Written by Nijay K. Gupta
InterVarsity Press (March 14, 2023)
Reviewed by Amy Rivers
Nijay K. Gupta’s Tell Her Story: How Women Led, Taught, and Ministered in the Early Church is a powerful examination of what has been written but often overlooked: that women have been integral to the development of Christianity.
To drive home the point that women have always been present and active in the Christian faith, Gupta focuses on named women in the Bible, specifically in Paul’s letters. He notes that the act of naming anyone in this type of work is significant and should not be ignored. He starts with the story of Deborah from Judges, noting the way in which Deborah was represented and celebrated as a beloved leader of Israel, ruling for more than 40 years.
“Deborah is not the only impressive woman of faith and courage in the Old Testament – Miriam, Ruth, and Esther come to mind as well – but I find Deborah the most remarkable” (Tell Her Story, ebook ed.)
What first struck me when reading Tell Her Story was the author’s willingness to call out his preconceptions in early life, most of which were formed in accordance with the normalization of patriarchal leadership in the Christian church. It was interesting to me, and telling, that Gupta’s views on women in roles of leadership within the church were passed down to him and that he hadn’t given it much (if any) thought until he went to seminary. Perhaps this is a reminder to us all that study and contemplation can bring a richer understanding of Scripture and the times within which it was written.
“When I was in the early years of my Christian faith, the idea of a woman leader among God’s people with any kind of executive power or high office was, frankly, unfathomable. I never felt that women were lesser people or bad leaders as a matter of fact. But it just seemed to add up that men were meant to lead, women to follow and support” (Tell Her Story, ebook ed.).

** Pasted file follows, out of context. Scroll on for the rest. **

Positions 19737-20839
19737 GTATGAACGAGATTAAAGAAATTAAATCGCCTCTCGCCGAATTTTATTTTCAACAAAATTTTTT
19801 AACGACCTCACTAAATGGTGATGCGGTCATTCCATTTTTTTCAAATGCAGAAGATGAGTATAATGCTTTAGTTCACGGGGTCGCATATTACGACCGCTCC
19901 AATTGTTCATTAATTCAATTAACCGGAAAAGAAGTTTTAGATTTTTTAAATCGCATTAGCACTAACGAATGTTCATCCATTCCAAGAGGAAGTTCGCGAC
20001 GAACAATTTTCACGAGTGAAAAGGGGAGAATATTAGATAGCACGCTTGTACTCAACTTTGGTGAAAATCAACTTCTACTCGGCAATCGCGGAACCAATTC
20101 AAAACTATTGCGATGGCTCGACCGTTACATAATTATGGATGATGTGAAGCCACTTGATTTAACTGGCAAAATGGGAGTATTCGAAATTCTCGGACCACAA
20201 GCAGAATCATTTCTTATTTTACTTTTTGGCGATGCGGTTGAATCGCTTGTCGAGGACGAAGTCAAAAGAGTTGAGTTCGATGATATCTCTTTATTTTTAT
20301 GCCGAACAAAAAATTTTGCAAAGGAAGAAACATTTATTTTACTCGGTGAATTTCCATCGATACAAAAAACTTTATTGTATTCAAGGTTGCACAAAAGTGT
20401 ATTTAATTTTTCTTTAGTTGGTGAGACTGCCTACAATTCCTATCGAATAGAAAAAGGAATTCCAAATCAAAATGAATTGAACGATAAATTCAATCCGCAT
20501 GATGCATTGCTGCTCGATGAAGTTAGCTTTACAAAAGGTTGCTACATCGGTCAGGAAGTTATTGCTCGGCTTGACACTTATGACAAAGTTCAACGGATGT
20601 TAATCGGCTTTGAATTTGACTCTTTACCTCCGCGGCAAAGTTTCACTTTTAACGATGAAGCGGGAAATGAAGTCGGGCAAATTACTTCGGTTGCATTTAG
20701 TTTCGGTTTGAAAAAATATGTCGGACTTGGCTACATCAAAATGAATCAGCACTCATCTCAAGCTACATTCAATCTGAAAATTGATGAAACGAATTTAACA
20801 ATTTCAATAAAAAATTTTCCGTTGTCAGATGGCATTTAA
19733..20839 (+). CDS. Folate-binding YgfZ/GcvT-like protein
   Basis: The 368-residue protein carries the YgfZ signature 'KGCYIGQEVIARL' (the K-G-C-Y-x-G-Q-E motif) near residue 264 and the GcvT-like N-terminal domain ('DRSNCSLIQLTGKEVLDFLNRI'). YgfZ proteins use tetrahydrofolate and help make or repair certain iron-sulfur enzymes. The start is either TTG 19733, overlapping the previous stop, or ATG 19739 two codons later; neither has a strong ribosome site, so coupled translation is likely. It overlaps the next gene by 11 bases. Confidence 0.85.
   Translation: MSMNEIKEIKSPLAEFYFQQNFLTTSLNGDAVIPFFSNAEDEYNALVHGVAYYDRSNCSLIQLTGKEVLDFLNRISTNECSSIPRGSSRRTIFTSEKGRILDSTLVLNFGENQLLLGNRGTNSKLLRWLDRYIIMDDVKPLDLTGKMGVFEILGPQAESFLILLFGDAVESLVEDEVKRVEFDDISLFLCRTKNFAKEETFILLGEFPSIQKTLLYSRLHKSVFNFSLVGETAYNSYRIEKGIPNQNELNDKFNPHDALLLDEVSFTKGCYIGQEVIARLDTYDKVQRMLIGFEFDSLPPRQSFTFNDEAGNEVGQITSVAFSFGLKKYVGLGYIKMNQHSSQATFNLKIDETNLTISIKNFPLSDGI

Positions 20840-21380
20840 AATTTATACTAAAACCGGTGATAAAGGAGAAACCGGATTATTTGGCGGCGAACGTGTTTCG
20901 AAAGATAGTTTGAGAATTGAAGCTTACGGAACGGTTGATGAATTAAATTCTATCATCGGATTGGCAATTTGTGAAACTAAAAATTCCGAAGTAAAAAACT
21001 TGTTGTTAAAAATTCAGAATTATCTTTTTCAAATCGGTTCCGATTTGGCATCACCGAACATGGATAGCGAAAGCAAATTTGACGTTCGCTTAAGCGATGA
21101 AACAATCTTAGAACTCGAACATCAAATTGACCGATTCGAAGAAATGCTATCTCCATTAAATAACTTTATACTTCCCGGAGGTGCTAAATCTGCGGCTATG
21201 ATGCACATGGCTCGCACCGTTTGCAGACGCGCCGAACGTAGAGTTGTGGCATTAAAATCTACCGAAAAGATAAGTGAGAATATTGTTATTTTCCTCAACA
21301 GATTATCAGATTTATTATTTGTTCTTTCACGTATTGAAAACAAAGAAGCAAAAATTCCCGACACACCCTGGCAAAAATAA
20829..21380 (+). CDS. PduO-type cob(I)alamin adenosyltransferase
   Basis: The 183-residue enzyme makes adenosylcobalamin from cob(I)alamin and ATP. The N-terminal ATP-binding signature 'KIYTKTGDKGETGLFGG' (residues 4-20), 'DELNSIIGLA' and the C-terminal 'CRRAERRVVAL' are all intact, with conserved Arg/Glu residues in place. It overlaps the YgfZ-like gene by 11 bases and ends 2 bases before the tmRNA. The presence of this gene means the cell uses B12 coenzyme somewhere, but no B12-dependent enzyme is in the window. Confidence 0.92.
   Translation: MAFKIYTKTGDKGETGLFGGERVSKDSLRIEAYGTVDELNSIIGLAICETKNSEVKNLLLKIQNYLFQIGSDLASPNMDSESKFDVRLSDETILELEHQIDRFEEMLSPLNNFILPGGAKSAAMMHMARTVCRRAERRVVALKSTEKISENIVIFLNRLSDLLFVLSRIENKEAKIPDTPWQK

As a scholar, Gupta is careful to illustrate and explain his points, using Scripture and supporting texts. He speaks to the importance of the use of language in the Bible and the things we can learn by evaluating not only the words used but also the cultural and societal significance of those words. In an age where we casually throw words on a page, it is easy to forget that written communication at the time of the early Christian church was not casual. Not only were the messages carefully crafted but the means by which those messages were delivered were equally deliberate.
For example, Gupta examines many of Paul’s unusual word choices and the reasons those words may have been used when other, more common, verbiage was available. He also speaks to the importance of the messenger. For instance, Paul chose Phoebe as a letter carrier – a person who was not only entrusted with delivering the message but also with reading it aloud and providing clarification to those receiving the message. In Gupta’s view, this level of responsibility would not have been given lightly.
Gupta lays out his argument piece by piece, allowing the reader to consider both his insights and the wealth of evidence and documentation upon which those views are based. He does not ignore the elephant in the room: passages that have been used to justify male headship and female submission. Rather, he reserves the final section of the book for thoughtful discussion about the context of those passages, asserting that a wider look at Jesus’s teachings does not support this narrow view.
As Beth Allison Barr notes in her foreword, “Tell Her Story helps us see biblical women as they always have been – faithful leaders called by God and recognized by the early church.” Rooted in scholarship and written for a popular audience, Tell Her Story provides a jumping-off point for continued discussion around the acknowledgement and participation of women in the church based on the words of Jesus and his disciples.
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© 2023 by Christian Feminism Today.
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